Such stance is problematic for two reasons. First of all, it unilaterally assumes that all foreign investments are beneficial to the country. However, not too long ago, the Czech media and, to a lesser extent, also the Slovak media were busy covering the topic of investments of a Chinese company CEFC, which de facto came under the control of the Chinese state, with many analysts seeing them as a tool for expanding Beijing’s political influence in Prague.
The second problem is that effective screening mechanism really requires synergy between the European and national mechanisms. Since the European one should only deal with the impact of investments in projects of a pan-European importance, its contribution to the security of the Member States is not great. The already mentioned investment in the German Kuka, or the CEFC’s activity in the Czech Republic and Slovakia, would not be considered as projects of a pan-European importance, therefore they would not be a subject to scrutiny by the Commission, but by the Member States.
What can be done without any protection?
In case Slovakia decides not to establish an investment screening mechanism, the existing Slovak laws can supplement it only partially. For example, the regulations (largely harmonized within the EU) on banking, public procurement or media law are provided by a degree of protection against problematic investments. The partial protection provided by these regulations is best illustrated by the following examples.
Interesting is the case of the increase in the shareholding of the Chinese CEFC in J&T Finance Group (the parent of J&T Bank and Poštová banka). Since 2015, CEFC has had almost a 10% share in the J&T Finance Group. However, the ongoing negotiations to increase the CEFC’s share to 50% have been stopped by the Czech National Bank (CNB), which rejected the CEFC’s request to grant approval to acquire a controlling share for the CEFC’s inability to prove where their financial resources came from, which caused the regulator to have „reasonable concerns“. Since the CNB did not grant the permission, the transaction could not continue.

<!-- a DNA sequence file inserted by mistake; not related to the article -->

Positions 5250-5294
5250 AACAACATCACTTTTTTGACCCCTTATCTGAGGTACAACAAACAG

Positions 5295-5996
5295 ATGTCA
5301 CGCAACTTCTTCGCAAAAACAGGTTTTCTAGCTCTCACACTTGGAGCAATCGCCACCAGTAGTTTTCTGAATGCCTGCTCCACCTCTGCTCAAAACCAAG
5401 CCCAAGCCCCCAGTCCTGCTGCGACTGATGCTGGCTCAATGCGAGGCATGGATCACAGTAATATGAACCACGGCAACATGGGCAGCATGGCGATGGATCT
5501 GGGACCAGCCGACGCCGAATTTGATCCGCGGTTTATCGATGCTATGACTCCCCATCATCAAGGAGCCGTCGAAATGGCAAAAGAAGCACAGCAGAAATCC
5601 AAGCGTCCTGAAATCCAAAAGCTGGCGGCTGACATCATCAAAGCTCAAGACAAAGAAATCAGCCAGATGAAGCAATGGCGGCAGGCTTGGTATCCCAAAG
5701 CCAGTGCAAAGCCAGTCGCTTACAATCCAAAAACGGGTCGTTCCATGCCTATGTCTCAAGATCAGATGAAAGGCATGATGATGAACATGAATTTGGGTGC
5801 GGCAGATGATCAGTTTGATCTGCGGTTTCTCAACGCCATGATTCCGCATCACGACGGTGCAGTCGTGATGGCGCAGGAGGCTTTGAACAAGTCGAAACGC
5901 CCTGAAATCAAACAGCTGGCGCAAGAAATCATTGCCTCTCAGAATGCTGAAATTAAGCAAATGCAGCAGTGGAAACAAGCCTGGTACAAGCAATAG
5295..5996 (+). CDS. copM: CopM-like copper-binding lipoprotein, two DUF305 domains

The public procurement rules also provide a degree of control over investment. One example is the construction of the Hungarian part of the railway between Budapest and Belgrade. It was originally expected that the construction, which is a part of a project funded in particular by China’s Exim Bank, will be dealt with by Chinese companies. However, the Commission’s investigation into possible breaches of the public procurement directives has made it a matter for the Hungarian Government to launch a public tender, to which both the Chinese and the European companies have responded. More than thirty companies have shown an interest in the construction of the railway.
Regarding the protection of free media against the influences of the authoritarian countries, we also have a certain level of protection in the form of a cross-ownership ban that applies in Slovakia. In practice, it means that it is forbidden for the television broadcasters, radio broadcasters and the national press to be interconnected by property or personnel. If the joint acquisition of TV Markíza by the Penta group and the Chinese CEFC was to take place, the CEFC (or the persons it is connected to) would no longer be able to buy any Slovak radio or newspapers. However, in practice, this safeguard is like a toothless tiger (an attentive reader was surely already thinking about how Penta could possibly buy Markíza when it is already a member of News & Media Holding owning several Slovak print media). The fact that the media need to be protected not only from their oligarchization, but also from foreign influences, is also being proven by the CEFC’s activities in the Czech Republic. The ChinfluenCE project found out that after the Chinese company bought the Barrandov television and the magazine Týden, both medias began to report on China exclusively in a positive manner. The Slovak Markíza TV station faced a similar threat, while in this case, the influence on one particular media would not be prevented even by the cross-ownership ban, since it only constitutes an obstacle to extending the influence onto other medias.
These examples demonstrate that Slovakia is not completely defenseless against the negative influence of investments on its security. In the right hands, already existing tools can prevent the spreading of negative influences. However, it would be inappropriate to rely only on already existing instruments while not establishing any investment screening mechanism. Such a mechanism, in contrast to already existing instruments, can assess the security threats of foreign investors in their entire complexity.
In order for the Slovak investment screening mechanism to function effectively, its establishment will not be enough. It must be provided with adequate means for its functioning and high-quality people who will understand not only the economic side of the issue, but also the issue of international and national security, and hybrid threats and interconnections between firms and the state in authoritarian countries such as China and Russia.
Brussels has already woken up and the problematic investments are being discussed in European institutions. Hopefully, Slovakia and its government will also wake up before it is too late.